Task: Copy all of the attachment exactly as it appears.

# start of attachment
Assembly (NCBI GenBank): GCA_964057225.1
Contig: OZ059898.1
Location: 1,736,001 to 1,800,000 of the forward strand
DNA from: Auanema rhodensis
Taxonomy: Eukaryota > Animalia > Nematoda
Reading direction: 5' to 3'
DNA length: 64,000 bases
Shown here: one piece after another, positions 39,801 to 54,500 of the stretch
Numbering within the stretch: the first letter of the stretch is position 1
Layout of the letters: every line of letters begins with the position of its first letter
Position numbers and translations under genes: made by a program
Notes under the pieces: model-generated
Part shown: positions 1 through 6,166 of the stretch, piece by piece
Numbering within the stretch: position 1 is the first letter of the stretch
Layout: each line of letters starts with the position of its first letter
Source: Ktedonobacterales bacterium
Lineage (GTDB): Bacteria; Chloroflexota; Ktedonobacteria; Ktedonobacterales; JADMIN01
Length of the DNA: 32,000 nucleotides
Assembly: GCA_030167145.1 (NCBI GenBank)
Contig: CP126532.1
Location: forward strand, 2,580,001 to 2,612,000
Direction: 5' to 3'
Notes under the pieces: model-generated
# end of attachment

Assembly (NCBI GenBank): GCA_964057225.1
Contig: OZ059898.1
Location: 1,736,001 to 1,800,000 of the forward strand
DNA from: Auanema rhodensis
Taxonomy: Eukaryota > Animalia > Nematoda
Reading direction: 5' to 3'
DNA length: 64,000 bases
Shown here: one piece after another, positions 39,801 to 54,500 of the stretch
Numbering within the stretch: the first letter of the stretch is position 1
Layout of the letters: every line of letters begins with the position of its first letter
Position numbers and translations under genes: made by a program
Notes under the pieces: model-generated
Part shown: positions 1 through 6,166 of the stretch, piece by piece
Numbering within the stretch: position 1 is the first letter of the stretch
Layout: each line of letters starts with the position of its first letter
Source: Ktedonobacterales bacterium
Lineage (GTDB): Bacteria; Chloroflexota; Ktedonobacteria; Ktedonobacterales; JADMIN01
Length of the DNA: 32,000 nucleotides
Assembly: GCA_030167145.1 (NCBI GenBank)
Contig: CP126532.1
Location: forward strand, 2,580,001 to 2,612,000
Direction: 5' to 3'
Notes under the pieces: model-generated